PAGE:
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The Apprentice: New Business for Reality TVby Betsy Wasser -- 12/29/2003
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The world of reality TV is full of competition. We’ve seen contestants compete against the elements and against each other on Survivor. We’ve seen contestants compete in an around-the-world race on The Amazing Race. We’ve seen contestants compete for romance on The Bachelor and a number of other dating shows. And we’ve seen contestants compete for fame on American Idol and other talent shows. But on NBC’s newest reality TV show, The Apprentice, contestants will be competing for something different entirely: a $250,000-a-year dream job working for Donald Trump. The show premieres on Thursday, January 8, at 8:30/7:30 Central, then moves to its regular night and time, Wednesdays at 8:00/7:00 Central on January 14th. The show is executive produced by reality TV master Mark Burnett, the man who brought us Survivor and The Restaurant.
The sixteen aspirants for the job come from all walks of life, from MBAs to graduates of the school of life. Every week they will compete against each other in various tasks that will incorporate aspects of business, such as sales, marketing, finance, real estate deals, and the like. They’ll be given challenging tasks and a limited amount of time to complete them. To add to the pressure, they’ll be observed by either Trump himself or a member of his staff. Candidates who do not complete the task successfully will have to face Trump and key members of his staff. At the end of each episode, one candidate’s dreams will be dashed as he or she is fired. To make matters even more complicated, the candidates will all live together in a luxury apartment.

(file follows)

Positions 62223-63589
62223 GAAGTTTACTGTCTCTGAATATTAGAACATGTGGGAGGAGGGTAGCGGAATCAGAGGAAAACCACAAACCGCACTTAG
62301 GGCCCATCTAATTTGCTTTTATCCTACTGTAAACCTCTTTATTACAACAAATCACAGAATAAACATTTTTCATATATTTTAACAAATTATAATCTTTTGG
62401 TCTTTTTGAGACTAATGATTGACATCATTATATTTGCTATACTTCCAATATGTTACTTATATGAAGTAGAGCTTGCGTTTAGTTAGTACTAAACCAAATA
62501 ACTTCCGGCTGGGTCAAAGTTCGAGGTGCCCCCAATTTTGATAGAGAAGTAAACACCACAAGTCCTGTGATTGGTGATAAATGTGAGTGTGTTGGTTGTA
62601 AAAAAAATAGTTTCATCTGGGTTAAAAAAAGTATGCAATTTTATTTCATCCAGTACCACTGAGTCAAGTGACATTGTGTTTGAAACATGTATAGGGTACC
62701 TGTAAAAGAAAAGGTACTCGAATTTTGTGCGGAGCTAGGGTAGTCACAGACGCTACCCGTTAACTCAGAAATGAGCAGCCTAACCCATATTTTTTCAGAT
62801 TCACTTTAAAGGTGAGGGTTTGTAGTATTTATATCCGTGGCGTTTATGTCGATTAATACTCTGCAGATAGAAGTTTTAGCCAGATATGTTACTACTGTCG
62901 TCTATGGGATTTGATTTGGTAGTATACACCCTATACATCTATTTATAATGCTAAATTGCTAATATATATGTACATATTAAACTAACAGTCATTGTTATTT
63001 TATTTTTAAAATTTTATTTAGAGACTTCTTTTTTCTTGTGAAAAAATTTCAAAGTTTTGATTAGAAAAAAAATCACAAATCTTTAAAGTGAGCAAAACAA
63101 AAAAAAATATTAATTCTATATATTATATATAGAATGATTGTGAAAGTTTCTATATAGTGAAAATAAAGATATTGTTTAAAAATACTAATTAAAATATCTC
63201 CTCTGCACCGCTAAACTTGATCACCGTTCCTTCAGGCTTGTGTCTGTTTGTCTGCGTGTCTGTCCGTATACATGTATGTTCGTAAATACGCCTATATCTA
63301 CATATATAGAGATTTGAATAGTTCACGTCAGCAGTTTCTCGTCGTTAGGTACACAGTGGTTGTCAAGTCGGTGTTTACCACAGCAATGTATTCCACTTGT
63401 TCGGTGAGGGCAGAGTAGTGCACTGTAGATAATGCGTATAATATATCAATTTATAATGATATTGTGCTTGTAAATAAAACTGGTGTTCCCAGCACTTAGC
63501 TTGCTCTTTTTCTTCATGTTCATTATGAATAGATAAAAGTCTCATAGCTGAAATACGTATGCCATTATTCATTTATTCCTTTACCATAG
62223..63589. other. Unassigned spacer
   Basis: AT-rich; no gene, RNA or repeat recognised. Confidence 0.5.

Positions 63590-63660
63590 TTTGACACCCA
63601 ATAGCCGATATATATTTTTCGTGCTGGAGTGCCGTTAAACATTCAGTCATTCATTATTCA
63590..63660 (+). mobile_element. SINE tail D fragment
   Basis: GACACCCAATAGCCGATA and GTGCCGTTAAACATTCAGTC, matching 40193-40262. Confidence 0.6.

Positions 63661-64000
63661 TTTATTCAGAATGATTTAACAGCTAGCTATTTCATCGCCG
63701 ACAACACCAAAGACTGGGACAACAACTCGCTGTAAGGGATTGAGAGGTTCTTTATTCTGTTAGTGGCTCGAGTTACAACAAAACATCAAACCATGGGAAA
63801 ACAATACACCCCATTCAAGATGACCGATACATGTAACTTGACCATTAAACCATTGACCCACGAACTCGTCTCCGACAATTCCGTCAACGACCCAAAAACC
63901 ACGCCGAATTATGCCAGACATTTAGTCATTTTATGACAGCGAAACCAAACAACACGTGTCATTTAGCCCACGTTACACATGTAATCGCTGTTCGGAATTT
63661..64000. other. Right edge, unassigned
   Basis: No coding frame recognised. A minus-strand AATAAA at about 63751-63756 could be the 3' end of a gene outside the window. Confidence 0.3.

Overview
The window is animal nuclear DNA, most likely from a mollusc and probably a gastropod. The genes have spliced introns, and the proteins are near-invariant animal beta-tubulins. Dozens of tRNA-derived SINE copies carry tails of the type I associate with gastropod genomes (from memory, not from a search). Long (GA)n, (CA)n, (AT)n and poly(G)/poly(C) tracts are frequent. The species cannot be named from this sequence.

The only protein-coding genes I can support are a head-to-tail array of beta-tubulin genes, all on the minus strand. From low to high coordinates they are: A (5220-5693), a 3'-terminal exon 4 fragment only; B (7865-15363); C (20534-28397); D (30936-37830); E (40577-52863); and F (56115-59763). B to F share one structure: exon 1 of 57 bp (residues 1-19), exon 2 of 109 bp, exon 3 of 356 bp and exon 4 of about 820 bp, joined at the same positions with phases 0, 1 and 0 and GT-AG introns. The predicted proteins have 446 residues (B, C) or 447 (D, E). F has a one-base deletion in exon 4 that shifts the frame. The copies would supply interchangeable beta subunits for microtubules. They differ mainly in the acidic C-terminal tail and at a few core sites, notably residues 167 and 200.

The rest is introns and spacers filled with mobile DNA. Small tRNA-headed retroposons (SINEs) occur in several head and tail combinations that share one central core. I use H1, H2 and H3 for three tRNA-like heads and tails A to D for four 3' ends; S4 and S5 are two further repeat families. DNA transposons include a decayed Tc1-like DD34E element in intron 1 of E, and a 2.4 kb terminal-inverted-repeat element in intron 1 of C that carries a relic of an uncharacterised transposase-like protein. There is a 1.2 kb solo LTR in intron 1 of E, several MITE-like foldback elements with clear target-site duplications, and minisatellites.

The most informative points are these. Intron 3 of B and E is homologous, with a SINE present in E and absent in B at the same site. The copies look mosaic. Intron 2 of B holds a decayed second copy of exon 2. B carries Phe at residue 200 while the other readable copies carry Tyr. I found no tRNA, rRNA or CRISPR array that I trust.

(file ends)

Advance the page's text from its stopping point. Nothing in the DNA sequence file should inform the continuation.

Donald Trump is one of the most successful businessmen in America. He owns some of the most prestigious buildings in New York City, operates a number of successful casinos, and partners with NBC to own and broadcast the Miss USA, Miss Teen USA, and Miss Universe pageants. He has also written four best-selling books.
The sixteen candidates are profiled on the NBC website, but I’ll hit the highlights for each of them:
Heidi Bressler, 30, Philadelphia, PA. Heidi is a senior account executive for Qwest and is one of the top sales reps in her region. She defines success as being happy both professionally and personally. Two people she admires are her grandmother… and Howard Stern. The cartoon character she most relates to is Angelica from Rugrats. If Heidi is anything like Angelica, we can expect her to be tough, opinionated, and at least a little bit bossy.
Katrina Campins, 24, Coral Gables, FL. Katrina has been a successful real estate agent since the ripe old age of 18. She admires her mother and Oprah Winfrey and relates to the Road Runner. More interestingly, she’s quoted as saying, "A woman that claims she doesn't use her sex appeal to sell, simply hasn't learned how to use it to her advantage." I’m pretty sure I’m going to hate her.
Jessie Conners, 21, New Richmond, WI. Jessie has had a challenging life, having lived on a farm with no electricity or running water and in a Mexican orphanage. Her perspective on success is a little different from the other candidates, since she mentioned realizing every day that you have electricity as one of the ways you know you are a success. That said, she admires Bubbles of the Powerpuff Girls and would like to "live out my days wearing cute clothes, and flying through the air conquering evil." Jessie has certainly lived an interesting life, so I suspect she’ll be very resourceful.
Jason Curis, 24, Detroit, MI. Jason is another real estate mogul. He admires his father for being successful both personally and professionally. The cartoon character he most relates to is Durk the Daring from Dragon’s Lair. I have never heard of that cartoon, so Jason remains a bit of a mystery to me.
Kristi Frank, 24, Bel Air, CA. Kristi is another real estate broker. She considers success to be when you have a passion for what you do. She’s obviously cool because she’d love to fly like Superman.
David Gould, 31, New York, NY. David is a venture capitalist who has both an MBA and an MD. So, I’m thinking the guy might be pretty sharp. However, his definition of success is "Not working for The Man." I’m not sure how working for The Donald fits into that definition.1 2 Next-->
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